Email
Password
Remember meForgot password?
    Log in with Twitter

article imageUruguayan army colonel admitted to dictatorship era torture

By AFP     Sep 1, 2020 in World

A retired army colonel arrested over crimes during the Uruguayan dictatorship admitted to murder, kidnapping and torture, according to official documents released on Tuesday.

"I executed many people, kidnapped and imprisoned in various countries, for which I received congratulations from the army high command during the process and in democracy until last year," wrote Gilberto Vazquez in 2006.

The letter was revealed by the Mothers and Relatives of Disappeared Detainees in Uruguay after accessing the minutes of a 2006 army trial.

Ignacio Errandonea, a member of the relatives organization, said the court handed the letter to Carlos Diaz, the army commander-in-chief at that time, to decide whether or not the admission amounted to a crime.

Diaz ordered the trial to continue and said the alleged crimes would be "communicated in due course" to the defence minister.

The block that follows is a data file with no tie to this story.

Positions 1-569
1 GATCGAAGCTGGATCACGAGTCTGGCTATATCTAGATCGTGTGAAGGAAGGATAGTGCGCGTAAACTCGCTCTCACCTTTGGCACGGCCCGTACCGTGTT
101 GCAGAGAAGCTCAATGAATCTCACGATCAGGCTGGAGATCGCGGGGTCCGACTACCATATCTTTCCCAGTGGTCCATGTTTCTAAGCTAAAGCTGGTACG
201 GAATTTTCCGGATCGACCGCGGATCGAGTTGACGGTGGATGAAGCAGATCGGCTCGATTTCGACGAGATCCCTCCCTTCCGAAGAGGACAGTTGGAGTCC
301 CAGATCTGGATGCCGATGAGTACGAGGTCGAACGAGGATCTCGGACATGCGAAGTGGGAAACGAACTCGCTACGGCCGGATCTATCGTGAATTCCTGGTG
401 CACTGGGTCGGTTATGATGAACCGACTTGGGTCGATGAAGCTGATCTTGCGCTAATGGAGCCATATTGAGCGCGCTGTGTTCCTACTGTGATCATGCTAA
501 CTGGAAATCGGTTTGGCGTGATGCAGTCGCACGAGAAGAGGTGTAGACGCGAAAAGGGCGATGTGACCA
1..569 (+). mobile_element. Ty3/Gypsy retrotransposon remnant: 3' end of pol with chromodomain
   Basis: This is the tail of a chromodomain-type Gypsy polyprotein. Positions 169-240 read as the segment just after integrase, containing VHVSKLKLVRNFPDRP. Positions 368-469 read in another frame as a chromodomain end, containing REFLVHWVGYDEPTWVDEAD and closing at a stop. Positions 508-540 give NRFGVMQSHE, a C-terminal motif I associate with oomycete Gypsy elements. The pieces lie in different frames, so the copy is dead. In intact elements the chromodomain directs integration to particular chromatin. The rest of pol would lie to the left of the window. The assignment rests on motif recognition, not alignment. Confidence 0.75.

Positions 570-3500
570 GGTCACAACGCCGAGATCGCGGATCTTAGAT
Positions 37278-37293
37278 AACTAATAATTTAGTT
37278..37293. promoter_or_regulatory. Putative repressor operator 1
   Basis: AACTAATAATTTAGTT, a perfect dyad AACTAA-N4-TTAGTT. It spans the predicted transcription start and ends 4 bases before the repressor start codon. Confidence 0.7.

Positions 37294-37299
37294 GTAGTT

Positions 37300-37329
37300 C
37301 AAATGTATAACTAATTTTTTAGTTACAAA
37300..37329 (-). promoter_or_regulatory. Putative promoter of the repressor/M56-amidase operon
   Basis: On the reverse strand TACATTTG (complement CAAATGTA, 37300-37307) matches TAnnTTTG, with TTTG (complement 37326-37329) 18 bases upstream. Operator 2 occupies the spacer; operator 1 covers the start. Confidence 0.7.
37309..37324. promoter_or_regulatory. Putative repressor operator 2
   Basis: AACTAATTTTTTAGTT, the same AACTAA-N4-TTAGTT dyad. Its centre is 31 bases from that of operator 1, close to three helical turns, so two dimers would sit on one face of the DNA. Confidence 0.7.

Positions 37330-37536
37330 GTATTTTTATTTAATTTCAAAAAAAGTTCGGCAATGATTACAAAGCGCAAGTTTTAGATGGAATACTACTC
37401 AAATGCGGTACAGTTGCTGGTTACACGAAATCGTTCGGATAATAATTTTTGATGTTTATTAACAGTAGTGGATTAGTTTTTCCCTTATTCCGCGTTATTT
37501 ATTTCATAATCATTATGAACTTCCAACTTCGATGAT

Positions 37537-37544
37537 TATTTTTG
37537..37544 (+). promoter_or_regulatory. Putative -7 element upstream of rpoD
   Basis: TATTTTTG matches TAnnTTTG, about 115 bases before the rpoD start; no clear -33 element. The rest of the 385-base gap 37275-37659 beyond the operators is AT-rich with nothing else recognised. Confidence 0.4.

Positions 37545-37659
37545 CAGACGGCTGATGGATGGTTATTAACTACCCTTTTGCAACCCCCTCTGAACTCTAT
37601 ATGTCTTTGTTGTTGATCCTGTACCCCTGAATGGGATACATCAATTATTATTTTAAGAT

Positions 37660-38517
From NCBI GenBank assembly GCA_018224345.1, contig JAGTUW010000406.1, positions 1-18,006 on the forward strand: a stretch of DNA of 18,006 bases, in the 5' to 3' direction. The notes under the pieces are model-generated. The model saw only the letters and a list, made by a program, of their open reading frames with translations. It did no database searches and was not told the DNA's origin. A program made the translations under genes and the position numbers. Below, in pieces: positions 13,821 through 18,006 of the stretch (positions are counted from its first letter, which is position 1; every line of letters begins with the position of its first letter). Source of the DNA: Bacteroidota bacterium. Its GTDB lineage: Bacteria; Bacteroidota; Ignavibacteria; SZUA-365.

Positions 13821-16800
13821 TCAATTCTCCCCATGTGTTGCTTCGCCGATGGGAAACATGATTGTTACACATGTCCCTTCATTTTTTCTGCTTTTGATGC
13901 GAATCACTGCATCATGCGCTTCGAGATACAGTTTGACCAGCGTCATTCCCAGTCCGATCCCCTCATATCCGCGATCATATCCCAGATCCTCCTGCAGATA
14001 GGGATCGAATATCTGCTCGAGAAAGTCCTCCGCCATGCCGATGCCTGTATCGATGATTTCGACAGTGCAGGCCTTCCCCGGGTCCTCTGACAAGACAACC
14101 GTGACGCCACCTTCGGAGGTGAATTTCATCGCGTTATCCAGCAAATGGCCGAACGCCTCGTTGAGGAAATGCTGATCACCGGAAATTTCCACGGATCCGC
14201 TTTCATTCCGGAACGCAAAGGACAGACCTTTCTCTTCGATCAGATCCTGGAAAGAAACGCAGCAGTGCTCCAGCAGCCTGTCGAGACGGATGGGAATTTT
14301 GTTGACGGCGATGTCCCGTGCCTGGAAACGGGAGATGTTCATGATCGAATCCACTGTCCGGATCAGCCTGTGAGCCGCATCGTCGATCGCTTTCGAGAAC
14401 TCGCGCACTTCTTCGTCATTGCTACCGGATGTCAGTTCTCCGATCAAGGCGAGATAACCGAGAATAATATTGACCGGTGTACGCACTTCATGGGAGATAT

The court "found Vazquez guilty of offending (military) honor by using a toupee" to escape detention "but not for all the barbarities he confessed to," said Errandonea.

"Where is the honor of those generals?"

"They hid these facts from the ministry, they hid these facts from justice," added Errandonea.

On Friday, the organization shared other minutes from the court case, in which Vazquez admitted to crimes against humanity during the dictatorship that lasted from 1973 until 1985.

"I had to kill, I killed and I have no regrets. I had to torture and I tortured," said Vazquez, who was eventually sentenced to 25 years in prison for the murder of 28 Uruguayans captured in Argentina in 1976.

He was taken before the military court after escaping from a military hospital by faking an illness to leave the prison where he was being held ahead of a possible extradition to Argentina to face charges of crimes committed during the dictatorship.

The mothers and relatives organization gained access to the court minutes following a request to the defense ministry for access to public information.

More about Uruguay, Army, Dictatorship
More news from
Latest News
Top News